Three stills from Cash from Chaos/Unicorns and Rainbows

Looking back at 1994, what was it about the cultural moment that compelled you to create this work?

AB: I think that regardless of the specific year, when you’re in your early twenties you should most definitely feel compelled to create SOMETHING. Some kind of zeitgeist is happening all around you and the Call of Cthulhu should be keeping you up most nights. Certainly you are being advertised to, and magazine and newspaper articles are making a lot of sweeping generalizations about you and your friends. Agree or disagree, but you should want to say something, no?

PB: Looking back, it seems like the spectacle was just getting started—1994 wasn’t as close to the end of civilization as we are now. It’s increasingly difficult to imagine a pre-interwebs New York. There was also no money in art; when we got involved that wasn’t even a prospect.

For someone unfamiliar with your work, which episode would you recommend as a primer?

AB: There are no specific episodes to recommend because each one was a last-minute scramble to compile with necessary filler, but also there are at least a few refining and defining moments somewhere amid the 29 minutes. Each episode of Cash from Chaos begins with the (simulated) destruction of the previous week’s episode, which says a lot, or not.

Thinking about the history of video art as an inherently oppositional medium, through-lines can be traced between this work and the work of historical precedents like Nam June Paik, Dara Birnbaum, and Gretchen Bender. Your use of appropriation and performance are also evocative of the Pictures Generation movement. How do you locate Cash from Chaos/Unicorns and Rainbows within these traditions?

AB: We loved us some Kruger and Lawler, and Sherman was already in our bloodstream at this juncture, but we were more on an Acconci, Graham, McCarthy, Fleury, Fraser ride, if memory serves, which it rarely does.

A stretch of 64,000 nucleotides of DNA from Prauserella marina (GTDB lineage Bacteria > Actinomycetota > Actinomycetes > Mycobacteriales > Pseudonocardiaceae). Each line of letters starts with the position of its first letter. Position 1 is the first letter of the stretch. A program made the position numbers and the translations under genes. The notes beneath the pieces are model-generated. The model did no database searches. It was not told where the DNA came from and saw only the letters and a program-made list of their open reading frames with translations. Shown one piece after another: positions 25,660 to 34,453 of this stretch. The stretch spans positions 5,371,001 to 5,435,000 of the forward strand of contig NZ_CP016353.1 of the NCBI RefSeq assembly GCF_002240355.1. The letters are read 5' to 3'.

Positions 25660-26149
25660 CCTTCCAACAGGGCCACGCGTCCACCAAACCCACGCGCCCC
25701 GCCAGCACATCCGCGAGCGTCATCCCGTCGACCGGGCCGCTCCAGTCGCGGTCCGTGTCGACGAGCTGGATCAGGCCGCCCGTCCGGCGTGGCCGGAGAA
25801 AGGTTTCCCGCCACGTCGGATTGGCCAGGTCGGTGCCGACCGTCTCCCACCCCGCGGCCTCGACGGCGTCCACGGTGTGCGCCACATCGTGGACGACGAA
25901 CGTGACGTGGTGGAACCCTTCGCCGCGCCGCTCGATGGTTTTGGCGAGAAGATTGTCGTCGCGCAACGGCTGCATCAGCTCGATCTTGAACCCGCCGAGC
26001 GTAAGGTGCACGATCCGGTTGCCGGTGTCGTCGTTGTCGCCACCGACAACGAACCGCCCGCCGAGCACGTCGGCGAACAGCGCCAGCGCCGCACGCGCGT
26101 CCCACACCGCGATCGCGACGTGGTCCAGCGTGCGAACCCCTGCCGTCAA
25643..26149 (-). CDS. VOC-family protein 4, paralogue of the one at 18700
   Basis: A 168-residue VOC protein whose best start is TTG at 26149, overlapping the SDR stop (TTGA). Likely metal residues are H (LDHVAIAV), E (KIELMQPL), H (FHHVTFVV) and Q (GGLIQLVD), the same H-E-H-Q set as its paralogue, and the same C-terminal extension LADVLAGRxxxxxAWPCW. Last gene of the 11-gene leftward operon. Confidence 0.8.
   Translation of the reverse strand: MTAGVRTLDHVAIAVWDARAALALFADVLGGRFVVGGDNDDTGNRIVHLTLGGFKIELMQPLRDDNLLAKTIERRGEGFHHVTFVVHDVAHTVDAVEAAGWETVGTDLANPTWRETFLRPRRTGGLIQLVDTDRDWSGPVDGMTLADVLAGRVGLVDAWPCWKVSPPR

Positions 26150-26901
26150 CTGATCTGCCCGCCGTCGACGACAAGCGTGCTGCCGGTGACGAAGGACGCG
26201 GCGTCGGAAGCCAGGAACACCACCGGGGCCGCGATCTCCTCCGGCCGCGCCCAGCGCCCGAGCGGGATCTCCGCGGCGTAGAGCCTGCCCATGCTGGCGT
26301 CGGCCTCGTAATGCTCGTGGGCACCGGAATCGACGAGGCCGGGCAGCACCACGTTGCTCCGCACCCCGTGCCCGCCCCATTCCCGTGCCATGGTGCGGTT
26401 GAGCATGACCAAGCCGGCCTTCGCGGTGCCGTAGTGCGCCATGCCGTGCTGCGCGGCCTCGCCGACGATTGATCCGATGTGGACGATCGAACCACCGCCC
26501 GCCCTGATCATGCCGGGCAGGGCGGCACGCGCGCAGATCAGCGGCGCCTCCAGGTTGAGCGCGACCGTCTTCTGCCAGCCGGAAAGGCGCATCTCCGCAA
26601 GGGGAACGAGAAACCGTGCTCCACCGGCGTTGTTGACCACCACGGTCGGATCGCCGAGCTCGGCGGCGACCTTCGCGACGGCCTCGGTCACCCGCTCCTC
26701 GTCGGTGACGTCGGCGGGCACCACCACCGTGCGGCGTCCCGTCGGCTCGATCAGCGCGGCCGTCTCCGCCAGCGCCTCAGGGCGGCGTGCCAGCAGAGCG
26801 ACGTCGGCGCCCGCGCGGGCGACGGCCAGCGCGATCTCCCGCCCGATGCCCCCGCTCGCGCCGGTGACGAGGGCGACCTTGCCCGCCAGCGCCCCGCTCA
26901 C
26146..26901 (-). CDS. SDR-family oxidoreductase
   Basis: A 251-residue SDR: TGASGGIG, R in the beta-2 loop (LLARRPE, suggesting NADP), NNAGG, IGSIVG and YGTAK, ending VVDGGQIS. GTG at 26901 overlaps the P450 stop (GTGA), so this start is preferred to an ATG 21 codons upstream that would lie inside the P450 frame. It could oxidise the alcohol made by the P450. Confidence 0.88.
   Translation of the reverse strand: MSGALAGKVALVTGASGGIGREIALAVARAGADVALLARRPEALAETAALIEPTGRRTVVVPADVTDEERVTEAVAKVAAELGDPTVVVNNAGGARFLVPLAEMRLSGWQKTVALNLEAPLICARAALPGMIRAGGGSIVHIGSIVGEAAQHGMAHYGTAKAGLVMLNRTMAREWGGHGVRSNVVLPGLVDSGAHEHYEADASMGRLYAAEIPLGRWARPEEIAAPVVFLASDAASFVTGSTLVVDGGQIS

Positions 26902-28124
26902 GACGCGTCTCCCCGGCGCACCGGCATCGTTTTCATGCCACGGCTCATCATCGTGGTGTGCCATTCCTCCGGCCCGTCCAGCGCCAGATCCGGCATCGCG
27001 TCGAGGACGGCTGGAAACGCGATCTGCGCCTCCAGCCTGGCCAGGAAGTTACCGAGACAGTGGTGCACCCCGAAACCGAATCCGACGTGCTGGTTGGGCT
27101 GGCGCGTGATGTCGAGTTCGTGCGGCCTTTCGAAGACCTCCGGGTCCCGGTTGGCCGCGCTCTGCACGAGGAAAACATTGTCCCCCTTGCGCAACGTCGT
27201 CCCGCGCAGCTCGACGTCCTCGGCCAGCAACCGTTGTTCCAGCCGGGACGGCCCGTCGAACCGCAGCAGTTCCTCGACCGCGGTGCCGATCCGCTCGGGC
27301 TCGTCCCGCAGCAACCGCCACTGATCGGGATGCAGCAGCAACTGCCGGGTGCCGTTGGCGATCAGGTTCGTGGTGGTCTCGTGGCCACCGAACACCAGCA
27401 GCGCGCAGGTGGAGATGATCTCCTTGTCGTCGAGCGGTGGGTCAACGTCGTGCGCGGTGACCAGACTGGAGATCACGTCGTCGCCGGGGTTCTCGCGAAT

In the mid-1990s, access to media footage was still limited, so you were often pointing the video camera at the TV screen. With the instant accessibility of visual information online, is there anything out there today that resembles Cash from Chaos/Unicorns and Rainbows?

AB: It’s increasingly difficult to explain the olden times when only 30 to 60 channels broadcast maybe 20 hours of content per day, all of which was viewed on a dimensional, weighty, and stationary piece of furniture. If anything seemed worth saving, you had to save it yourself by employing at least one separate and equally bulky piece of machinery. That machinery itself required additional bulky moveable parts that only allowed for two hours of time/space to be recorded and then had to be hand-labeled, stacked, and stored on shelving units that continually expanded and encroached.

One of 116 VHS master tapes for Cash from Chaos/Unicorns and Rainbows

One of 116 VHS master tapes for Cash from Chaos/Unicorns and Rainbows

There used to be stores scattered throughout the city that required membership in order to rent consumer-level analog video recordings for one or two nights at a time. Selecting just the right tape took time and required a sharp eye, determination, and years of practice.

PB: The project was supposed to have a critical element, and it was also meant as an anti-capitalist gesture. Now it’s more clear how this type of thing gets recuperated, how impossible it is. But, of course, some artists still work in this vein. Not taking things too seriously, just taking the piss—it continues to seem like the best thing an artist can do.